Its turnover in 1990 was DM 102. the problems of non-convertibility of the Swiss WIR currency into Swiss Francs. and the problems with members who do not want to be part of the system any more but cannot get out because they have high deposits. The BCI is not considered a bank by the German Federal Supervisory Board because it only deals with goods and the exchange of services. The long term socio-political aim of the Swedish JAK cooperative is to make interest unnecessary so that an economy can exist in balance with nature. In contrast to WIR. there are small JAK banks which offer standard services. This allows those who have accumulated a positive balance and want to leave the system.900 members and a total turnover of 34 million Swedish Crowns (about US $ 15 million). a commission of inquiry under the chairmanship of Mr. and makes sure that companies do not carry negative balances for too long. without inflation or unemployment. the BCI charges DM 480 (approx. the farmers developed their own interest-free currency and banking system. US $18) annual fee. Early in 1991. Fearful that this example would become widespread. work (arbete) and capital (kapital). After this legal defeat and in spite of so many difficulties. the Danish and Swedish schemes (which started anew in the 1960s and 1970s) are basically similar and offer the same lending advantages. has been successful. accounts which show a minus have to be balanced. the BCI has a consulting department to advise customers. stand in Danish for land (jord). Soon. Already in 1993. but they have different organizational methods. US $300) the first year. although far more expensive in its services than the WIR Ring.K. the main banking centre of the German Federal Republic." "clearing societies" and "exchange banks. it was clear to them that the new system could make their farms profitable again. the scheme operates through the postal banking service. Instead of a 32 SFr (approx. This hit the core of the exchange rings. the BCI charge 1 to 2% per transaction.A." organized basically on WIR Ring principles. Schacht (then president of the German Central Bank) dictated legislation against the "misuse" of cashless payment systems in 1934. In Sweden.000 and the turnover to 600 million Swedish Crowns (SEK). most Danish farmers were heavily in debt and although their farms were productive. the Danish government prohibited the new currency from 1934 to 1938. and uses money only to calculate the value of the transactions. no one expected that a commercial barter club would establish itself in Frankfurt/Main. At that time. they could not hold on to their properties."clearing houses.8% per transactions that the WIR Ring calculates. Unlike the 0. After twelve months.A.000 of which 30 million were barter fees. had attracted many ordinary people. In Denmark. the Swedish JAK group had 3. a movement which started in Denmark during the 1930s. Paragraph 3 of this legislation spells out that cash withdrawals must be possible from any accounting system. Since everyone 52 . THE J. Today.6 to 0. Together with traders and producers. COOPERATIVE BANKS IN SWEDEN The initials J.000.K. the membership had risen to 38. the possibility of a compensation in German Marks after a period of six months and only if they leave the system. The "Barter Clearing and Information" (BCI) group. This feature overcomes the cash convertibility problem of the German credit laws. having provided services and goods for others in the system. Members are distributed all over the country.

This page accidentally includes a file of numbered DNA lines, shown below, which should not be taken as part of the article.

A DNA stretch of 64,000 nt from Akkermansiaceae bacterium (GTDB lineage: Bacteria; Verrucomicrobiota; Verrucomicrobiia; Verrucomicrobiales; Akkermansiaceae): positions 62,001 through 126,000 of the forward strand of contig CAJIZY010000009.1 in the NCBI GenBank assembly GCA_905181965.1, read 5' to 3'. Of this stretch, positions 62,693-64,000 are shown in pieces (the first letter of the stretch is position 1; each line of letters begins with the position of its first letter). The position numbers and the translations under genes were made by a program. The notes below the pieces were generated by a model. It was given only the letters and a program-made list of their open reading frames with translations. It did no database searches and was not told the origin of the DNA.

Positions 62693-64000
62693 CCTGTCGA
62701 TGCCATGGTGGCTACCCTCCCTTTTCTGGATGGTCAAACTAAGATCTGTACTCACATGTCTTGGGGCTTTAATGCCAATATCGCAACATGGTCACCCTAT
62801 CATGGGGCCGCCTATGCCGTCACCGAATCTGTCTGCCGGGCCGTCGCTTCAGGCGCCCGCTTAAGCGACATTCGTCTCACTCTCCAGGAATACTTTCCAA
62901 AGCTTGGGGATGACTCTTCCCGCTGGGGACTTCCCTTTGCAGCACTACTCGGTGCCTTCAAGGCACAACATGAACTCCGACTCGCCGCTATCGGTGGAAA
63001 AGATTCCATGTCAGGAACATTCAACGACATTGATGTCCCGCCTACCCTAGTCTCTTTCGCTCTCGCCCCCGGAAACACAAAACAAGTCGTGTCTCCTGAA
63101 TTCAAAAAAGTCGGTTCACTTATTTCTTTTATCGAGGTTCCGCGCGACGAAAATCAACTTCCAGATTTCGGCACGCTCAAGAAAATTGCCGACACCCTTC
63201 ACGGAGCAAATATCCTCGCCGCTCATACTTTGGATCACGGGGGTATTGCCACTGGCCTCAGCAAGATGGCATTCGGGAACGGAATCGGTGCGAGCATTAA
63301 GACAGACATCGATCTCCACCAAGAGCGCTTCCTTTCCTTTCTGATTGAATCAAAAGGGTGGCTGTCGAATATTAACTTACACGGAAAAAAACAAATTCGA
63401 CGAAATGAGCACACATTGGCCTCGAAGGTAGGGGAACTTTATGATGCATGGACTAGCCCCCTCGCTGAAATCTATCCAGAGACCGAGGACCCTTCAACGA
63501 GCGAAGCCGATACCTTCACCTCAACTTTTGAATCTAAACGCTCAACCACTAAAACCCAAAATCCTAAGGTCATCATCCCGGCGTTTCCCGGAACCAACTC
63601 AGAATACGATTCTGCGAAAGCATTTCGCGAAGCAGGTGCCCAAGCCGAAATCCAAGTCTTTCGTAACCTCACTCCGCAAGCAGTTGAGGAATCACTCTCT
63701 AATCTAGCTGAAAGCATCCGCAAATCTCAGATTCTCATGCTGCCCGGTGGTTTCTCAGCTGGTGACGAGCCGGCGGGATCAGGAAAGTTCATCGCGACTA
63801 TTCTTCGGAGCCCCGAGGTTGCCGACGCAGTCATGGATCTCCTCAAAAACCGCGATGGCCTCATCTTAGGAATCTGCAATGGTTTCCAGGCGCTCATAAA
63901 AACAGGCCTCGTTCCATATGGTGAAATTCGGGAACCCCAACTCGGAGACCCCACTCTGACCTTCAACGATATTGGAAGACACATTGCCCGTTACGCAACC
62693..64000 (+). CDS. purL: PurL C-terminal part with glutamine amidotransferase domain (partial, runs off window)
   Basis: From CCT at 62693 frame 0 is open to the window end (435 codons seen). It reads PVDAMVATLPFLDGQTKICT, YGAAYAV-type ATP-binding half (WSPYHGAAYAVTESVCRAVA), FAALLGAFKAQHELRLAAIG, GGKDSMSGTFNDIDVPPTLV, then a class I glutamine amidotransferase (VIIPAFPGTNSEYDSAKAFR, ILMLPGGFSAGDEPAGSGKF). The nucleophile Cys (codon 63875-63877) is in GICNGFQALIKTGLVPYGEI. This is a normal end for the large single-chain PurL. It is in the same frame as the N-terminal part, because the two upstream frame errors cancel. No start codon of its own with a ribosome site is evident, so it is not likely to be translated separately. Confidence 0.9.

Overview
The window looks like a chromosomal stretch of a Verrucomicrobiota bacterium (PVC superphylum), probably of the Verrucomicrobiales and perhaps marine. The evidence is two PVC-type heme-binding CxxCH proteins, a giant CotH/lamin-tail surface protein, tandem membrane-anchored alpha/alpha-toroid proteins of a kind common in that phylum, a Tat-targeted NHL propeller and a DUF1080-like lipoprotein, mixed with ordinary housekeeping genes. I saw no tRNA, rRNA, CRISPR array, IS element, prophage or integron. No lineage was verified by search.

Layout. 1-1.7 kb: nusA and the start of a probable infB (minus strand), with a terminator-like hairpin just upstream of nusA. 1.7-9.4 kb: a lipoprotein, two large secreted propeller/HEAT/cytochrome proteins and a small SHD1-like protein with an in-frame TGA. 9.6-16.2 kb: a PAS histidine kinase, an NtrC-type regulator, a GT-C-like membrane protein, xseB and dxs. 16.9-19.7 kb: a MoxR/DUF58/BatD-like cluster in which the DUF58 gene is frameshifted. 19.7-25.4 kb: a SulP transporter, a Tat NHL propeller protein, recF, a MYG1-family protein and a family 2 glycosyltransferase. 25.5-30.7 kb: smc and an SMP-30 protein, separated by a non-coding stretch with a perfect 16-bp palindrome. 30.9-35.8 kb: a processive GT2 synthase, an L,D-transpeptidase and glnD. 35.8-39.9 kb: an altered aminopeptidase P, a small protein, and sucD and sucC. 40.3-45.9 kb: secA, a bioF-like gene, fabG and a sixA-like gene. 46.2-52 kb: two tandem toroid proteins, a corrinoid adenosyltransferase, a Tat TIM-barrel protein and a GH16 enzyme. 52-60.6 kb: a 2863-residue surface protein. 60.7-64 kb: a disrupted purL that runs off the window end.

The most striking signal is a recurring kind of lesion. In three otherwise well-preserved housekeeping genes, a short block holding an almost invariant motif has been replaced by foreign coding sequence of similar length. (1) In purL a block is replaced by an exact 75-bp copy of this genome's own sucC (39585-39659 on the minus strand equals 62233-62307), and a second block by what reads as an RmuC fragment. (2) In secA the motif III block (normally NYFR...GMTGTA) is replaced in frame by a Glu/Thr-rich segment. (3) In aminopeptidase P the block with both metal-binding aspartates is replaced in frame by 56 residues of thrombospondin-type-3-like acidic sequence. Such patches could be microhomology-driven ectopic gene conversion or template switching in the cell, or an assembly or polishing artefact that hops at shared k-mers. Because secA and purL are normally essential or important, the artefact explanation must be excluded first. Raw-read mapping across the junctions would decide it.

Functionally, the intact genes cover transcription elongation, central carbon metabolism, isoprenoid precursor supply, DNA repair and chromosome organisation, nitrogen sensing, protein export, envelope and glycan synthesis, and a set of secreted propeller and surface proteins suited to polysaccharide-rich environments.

Figure 19 Example1: Comparison Between Loans in the JAK Systems and a Normal Bank 53 . at least as much as they borrow. it is obvious that the total system maintains a constant balance.saves.